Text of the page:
This article has been written by Ms.Pamishetti Supriya, a student studying BBA LLB(Hons.) from ICFAI Law School ,The ICFAI University , Hyderabad. The author is a 5th year Law student .
India as a nation cannot possibly survive without media and entertainment. Movies, memes and music move us much more than any other form of entertainment previously available to mankind. As a consequence of its constantly evolving nature, it is highly unlikely that the industry would slow down. With the current escalation in technology, the interest in searching and acquiring new, unique and different mediums of entertainment like web series et cetera is on the rise. The Indian media and entertainment industry, in particular, is one of the fastest-growing sectors in the world.The industry is incredibly rich, highly fragmented and extremely diversified. There is now increasing investment in film production and reducing the shelf lives of movies that make it to the theatre. As the technology that reaches India helps entertainment to reach our large population, the role that this industry now plays in our everyday life cannot be curtailed. As a result of this, the continuously expansive industry also requires a continuously adaptive legal framework so as to maintain peace and order. If fighting for the freedom of speech and expression, reading about the law that protects incredibly novel and innovative media, drafting agreements and the possibility of arguing to protect Shah Rukh Khan’s famous dance move excites you, then entertainment law is definitely the field for you
India cannot thrive as a nation devoid of media and entertainment. Movies, memes, and music have a significantly greater emotional impact on humans than any other way of entertainment generally available to humanity. Due to the industry’s ongoing evolution, it is highly improbable that it will slow down. With the rapid advancement of technology, interest in discovering and acquiring new, distinctive, and unusual forms of entertainment, such as web series, is increasing. Indian media and entertainment is among the world’s fastest expanding businesses. The industry is extraordinarily diverse, highly fragmented, and highly diversified. There is presently an increase in film production investment and a decrease in the shelf lives of films that make it to the theatre. As technology advances and entertainment becomes more accessible to India’s enormous population, the influence that this business currently plays in our daily lives cannot be diminished. As a result, the ever-expanding business necessitates an ever-adaptive legal framework to ensure peace and order. If the prospect of defending free speech and expression, reading about the legislation that protects very creative and innovative media, negotiating contracts excites you, then media law is the career for you.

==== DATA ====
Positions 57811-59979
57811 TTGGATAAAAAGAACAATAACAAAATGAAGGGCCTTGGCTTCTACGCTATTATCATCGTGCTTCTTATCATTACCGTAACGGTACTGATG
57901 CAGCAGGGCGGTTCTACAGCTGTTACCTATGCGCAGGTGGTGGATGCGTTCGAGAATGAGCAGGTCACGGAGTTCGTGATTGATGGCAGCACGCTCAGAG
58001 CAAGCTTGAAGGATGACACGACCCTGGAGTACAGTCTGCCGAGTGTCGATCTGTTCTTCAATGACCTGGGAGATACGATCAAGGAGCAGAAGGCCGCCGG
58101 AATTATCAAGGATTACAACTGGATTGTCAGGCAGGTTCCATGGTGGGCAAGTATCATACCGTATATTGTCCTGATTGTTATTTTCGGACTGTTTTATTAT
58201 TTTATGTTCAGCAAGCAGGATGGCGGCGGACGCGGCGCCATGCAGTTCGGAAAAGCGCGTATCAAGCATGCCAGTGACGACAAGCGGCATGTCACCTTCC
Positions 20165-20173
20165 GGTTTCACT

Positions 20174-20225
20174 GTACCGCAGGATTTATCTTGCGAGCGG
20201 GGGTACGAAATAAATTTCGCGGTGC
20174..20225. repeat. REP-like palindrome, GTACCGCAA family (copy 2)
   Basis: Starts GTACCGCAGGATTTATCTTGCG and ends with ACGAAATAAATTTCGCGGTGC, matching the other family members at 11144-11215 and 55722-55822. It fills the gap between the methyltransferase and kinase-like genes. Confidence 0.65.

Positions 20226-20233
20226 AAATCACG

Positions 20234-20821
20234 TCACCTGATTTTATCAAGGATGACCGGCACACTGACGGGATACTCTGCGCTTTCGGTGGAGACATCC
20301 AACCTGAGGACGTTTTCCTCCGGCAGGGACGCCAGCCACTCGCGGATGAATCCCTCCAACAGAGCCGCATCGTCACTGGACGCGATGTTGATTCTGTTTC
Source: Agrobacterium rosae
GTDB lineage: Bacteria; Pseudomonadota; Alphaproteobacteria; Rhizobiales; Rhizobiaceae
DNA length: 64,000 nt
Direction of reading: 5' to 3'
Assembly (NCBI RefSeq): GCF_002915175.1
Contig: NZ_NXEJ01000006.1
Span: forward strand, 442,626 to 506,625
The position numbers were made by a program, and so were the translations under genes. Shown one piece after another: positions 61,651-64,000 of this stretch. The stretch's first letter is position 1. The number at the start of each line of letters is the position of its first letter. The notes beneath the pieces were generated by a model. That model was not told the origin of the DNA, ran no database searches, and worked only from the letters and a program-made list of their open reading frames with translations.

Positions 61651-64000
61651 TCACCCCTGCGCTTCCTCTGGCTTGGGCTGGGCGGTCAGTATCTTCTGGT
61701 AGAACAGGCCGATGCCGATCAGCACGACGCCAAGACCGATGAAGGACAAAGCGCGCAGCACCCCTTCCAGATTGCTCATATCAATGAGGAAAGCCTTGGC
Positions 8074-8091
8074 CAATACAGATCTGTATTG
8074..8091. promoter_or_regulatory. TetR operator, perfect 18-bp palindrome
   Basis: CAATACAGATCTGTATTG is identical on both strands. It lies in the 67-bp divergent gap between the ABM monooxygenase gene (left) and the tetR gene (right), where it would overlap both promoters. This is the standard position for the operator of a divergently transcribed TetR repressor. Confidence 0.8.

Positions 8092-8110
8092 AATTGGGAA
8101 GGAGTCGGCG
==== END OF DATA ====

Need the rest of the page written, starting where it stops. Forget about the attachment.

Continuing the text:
Over the last few years, the Media and Entertainment Industry (M&E) has grown and gained significance in India. It is estimated to generate approximately USD 35 million in revenue. The M&E Industry has gained innovative technological trends and increase in internet usage by suppliers and consumers.
Being a wide sector, there is high probability of misuse in M&E. For effective regulation, various legislations with equally varying purposes have been enacted. Legislations like Cinematograph Act, 1952, The Cable Television Network Regulation Act, 1995, The Information Technology Act, 2000 is applicable for regulating content on mediums of exhibition like cinema theatres, television and internet.
Legislations like Copyright Act, 1957 and Trademarks Act 1999 was enacted for protecting intellectual properties like trademark and copyrights. The punishments for offences such as defamation, hurting religious sentiments, etc. that take place in this industry are dealt under the Indian Penal Code, 1860.
The first area of concern in the M&E sector is Right to free speech and censorship. The freedom of communication and expression through mediums such as electronic media and published articles is a fundamental right under Article 19 of the Constitution of India. Article 19 guarantees freedom of speech as an integral aspect of each individual’s right to self- development.
In Brij Bhushan & others vs. State of Delhi, the court held that censorship will impose obvious restrictions on freedom of speech and expression. Various authoritative bodies like CBFC, I&B Ministry are imposing restrictions by censoring films to curtail creative freedom of speech and expression. Examples of such censored films include Udta Punjab, Lipstick under My Bhurkha etc. As Democracy is the most important feature in today’s world and an effective democracy requires free expression of opinion.
The second area of concern in the M&E Sector is copyright infringement and trademark protection. The Copyright Act, 1957 provides copyright protection and registration of literary, drama, music, sound recording and artistic work. The main purpose of the act is to prevent the abuse of monopolies provided by the copyrights and creating an equal balance between individual rights and public interest. The Trademarks Act of 1999 mandates protection to names, titles, word, letter, graphic artwork, shape of products, words and combination of colours. This act incorporates the provisions for remedies in case of infringement of trademark.
The third area of concern is piracy. Online piracy means stealing an owner’s property from the internet that has already been licensed and resulting in damage and loss. Under the M&E Industry, the film sector loses $2.8 billion of its total revenue to piracy every year. The rise of digital downloads and availability of cheap rental options makes the movie theatre business go down. The major source of piracy is because of cam- cording in theatres and release of films in other countries a day before the release of the film. These films are released online even before the actual release.